2005. This journal entry comes at the end of moving
out of our farm and finds me in an accordingly good mood (kidding).
Moving is a major undertaking anyway you slice it, but moving out
of a farm is a gargantuan task—especially when you don’t
have a new farm to move into.
As of August 1, Alec is living with a friend of ours in Modesto
who fortunately has a very large backyard. The majority of our plants
are there, living in the suburbs now. A few plants have made their
way to my parents’ farm, where I’m living for the time
being with my two dogs and cat in the middle room of my parents’
tank house. The dogs seem to love the tight quarters and being able
to climb in bed with me. The cat has claimed the top level of the
tank house as her safe haven away from my parents’ two dogs.
And I’m feeling more than a little cramped while I anxiously
await my next move at the end of this month.
I’ve landed a teaching job at a charter school in Modesto
and will be teaching a 4th/5th-grade combo class there. My plants
will be making their way to the school soon, and I’ll be getting
my hands into our little school garden shortly thereafter. Despite
the lack of space at my school—we have ten classrooms and
more 200 students on about an acre—there is a fair bit of
space dedicated to its current dilapidated garden and more adjacent
space. The adjacent space wraps around the back of my classroom
and leads to a spot where the sidewalks ends—a nice synergy
with one of my favorite kids’ books and one idea for a catchy
I’ll be searching for grants for our school garden, so if
anyone has any leads, ideas, or stories to share about their school
gardens, I’d love to hear from you. You can email me at email@example.com.
I’ve been dreaming for a long while of helping to connect
a school garden with the students’ lunch program, but we don’t
have a cafeteria at our school. Our food is prepared offsite and
then delivered a la Meals on Wheels. Connecting those dots will
take a bit more legwork than will getting the garden back into operation.
We still have a few things remaining at the farm. The chickens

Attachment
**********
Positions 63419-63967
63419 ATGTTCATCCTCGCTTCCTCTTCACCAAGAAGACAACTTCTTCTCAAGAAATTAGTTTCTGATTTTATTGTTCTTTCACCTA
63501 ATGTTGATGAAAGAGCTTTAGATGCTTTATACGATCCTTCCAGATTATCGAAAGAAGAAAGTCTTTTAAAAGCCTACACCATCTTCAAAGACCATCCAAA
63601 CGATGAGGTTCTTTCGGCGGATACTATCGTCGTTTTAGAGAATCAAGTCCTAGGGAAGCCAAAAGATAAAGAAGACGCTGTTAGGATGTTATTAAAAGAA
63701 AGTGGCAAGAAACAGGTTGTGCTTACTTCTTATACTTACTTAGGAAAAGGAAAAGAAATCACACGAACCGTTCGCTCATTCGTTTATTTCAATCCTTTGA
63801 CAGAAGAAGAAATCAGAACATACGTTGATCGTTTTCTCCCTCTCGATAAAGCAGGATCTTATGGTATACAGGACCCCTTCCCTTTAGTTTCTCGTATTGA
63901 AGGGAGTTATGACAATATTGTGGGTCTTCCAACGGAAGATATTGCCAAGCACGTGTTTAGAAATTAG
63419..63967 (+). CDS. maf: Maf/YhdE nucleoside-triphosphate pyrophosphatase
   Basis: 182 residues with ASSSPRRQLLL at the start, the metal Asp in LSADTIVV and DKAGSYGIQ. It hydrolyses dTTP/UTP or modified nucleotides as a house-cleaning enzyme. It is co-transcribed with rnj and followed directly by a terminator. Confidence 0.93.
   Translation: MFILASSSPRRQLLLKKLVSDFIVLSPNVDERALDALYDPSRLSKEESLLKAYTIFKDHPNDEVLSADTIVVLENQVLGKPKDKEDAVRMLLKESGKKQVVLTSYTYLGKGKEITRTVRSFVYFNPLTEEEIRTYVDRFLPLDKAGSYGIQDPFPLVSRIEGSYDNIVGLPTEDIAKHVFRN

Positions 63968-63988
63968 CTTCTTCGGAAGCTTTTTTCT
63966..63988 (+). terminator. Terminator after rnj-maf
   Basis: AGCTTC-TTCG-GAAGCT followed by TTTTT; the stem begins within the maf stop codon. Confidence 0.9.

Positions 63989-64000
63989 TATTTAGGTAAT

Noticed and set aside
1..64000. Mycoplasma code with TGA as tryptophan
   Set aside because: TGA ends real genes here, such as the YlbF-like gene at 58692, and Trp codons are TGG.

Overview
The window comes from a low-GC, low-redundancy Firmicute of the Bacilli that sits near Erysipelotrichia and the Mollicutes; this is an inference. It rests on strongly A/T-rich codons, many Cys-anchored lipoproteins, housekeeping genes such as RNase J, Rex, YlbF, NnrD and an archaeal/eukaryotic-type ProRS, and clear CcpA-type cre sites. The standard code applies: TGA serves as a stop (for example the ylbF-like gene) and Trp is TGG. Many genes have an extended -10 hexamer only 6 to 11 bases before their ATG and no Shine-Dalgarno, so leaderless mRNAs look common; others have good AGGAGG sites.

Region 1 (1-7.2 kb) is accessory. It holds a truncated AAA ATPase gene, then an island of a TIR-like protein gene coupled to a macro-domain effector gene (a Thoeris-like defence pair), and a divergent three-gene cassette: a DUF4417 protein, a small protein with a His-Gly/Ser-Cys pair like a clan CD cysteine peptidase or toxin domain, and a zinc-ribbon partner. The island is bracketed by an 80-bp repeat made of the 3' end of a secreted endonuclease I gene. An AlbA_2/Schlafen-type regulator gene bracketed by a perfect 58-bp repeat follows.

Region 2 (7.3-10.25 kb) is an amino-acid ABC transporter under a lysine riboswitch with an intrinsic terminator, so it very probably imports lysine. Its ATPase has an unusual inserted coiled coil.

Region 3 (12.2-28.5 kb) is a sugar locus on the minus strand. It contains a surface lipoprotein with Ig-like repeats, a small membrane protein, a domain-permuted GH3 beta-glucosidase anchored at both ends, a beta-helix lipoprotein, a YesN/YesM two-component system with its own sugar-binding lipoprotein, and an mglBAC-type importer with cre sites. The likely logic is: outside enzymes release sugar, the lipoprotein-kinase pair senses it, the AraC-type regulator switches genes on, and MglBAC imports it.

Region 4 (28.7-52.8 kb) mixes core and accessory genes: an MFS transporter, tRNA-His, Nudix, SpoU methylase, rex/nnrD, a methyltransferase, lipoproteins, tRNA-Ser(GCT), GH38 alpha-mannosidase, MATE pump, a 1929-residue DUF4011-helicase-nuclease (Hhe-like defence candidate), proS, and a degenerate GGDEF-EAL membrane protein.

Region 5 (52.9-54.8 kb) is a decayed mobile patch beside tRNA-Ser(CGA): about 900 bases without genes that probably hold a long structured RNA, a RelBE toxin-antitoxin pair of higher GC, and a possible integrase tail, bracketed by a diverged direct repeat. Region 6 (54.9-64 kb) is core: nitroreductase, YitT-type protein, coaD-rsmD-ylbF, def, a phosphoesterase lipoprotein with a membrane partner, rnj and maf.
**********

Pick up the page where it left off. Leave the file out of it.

and rabbits are still there. The chickens have future homes, but
we need to find a place for the rabbits. My new home will likely
be an apartment with a patio where I’ll be lucky to have my
dog and cat. I think taking the rabbits might be pushing it. I’m
hoping Alec’s roommate might just fall in love with the compost
Alec brought to his place and decide he needs rabbit droppings to
perfect his own compost. And yes, Alec took two truckloads of compost
to his new home in Modesto. Plus all of the plants we pulled out
of the ground. Plus tools. Plus chickens…and then there’s
the work to build them a new coop for their new home. I think you
get the idea of how this move has gone.
I thought I’d worked through the emotional part of having
to leave our farm but found the first visit from my cousin’s
realtor and her clients was enough to level the foundation of calm
I thought I’d built. I pulled into my driveway to find them
there with their big truck and their “W” sticker and
just felt it was so unfair. They were perfectly nice people, but
the politics and the truck symbolized to me everything that’s
wrong with the status quo in farming around here. I’m afraid
my grandpa’s organic farm will be lost to a dairy industry
farmer who will pull out the trees, replant the land with GM corn
for silage, tear down the old 1,000-square-foot house and build
a 2,500-square-foot custom home, and work the soil to death with
an endless cycle of tractor cultivation, planting of mutant corn
pumped with anhydrous nitrogen, and harvesting by a monstrous machine
that tosses it into diesel trucks to be taken to the dairy.
If you’re interested in seeing the listing for our farm,
it’s listed with Coldwell Banker. You can get to it on their
website by searching “Hilmar, CA.” It’s the one
listed for $650,000 though the last I heard my cousin had upped
it to $700,000. Interestingly, the 20-acre farm next door went on
the market at about the same time, supposedly for over $900,000.
These are fascinating times.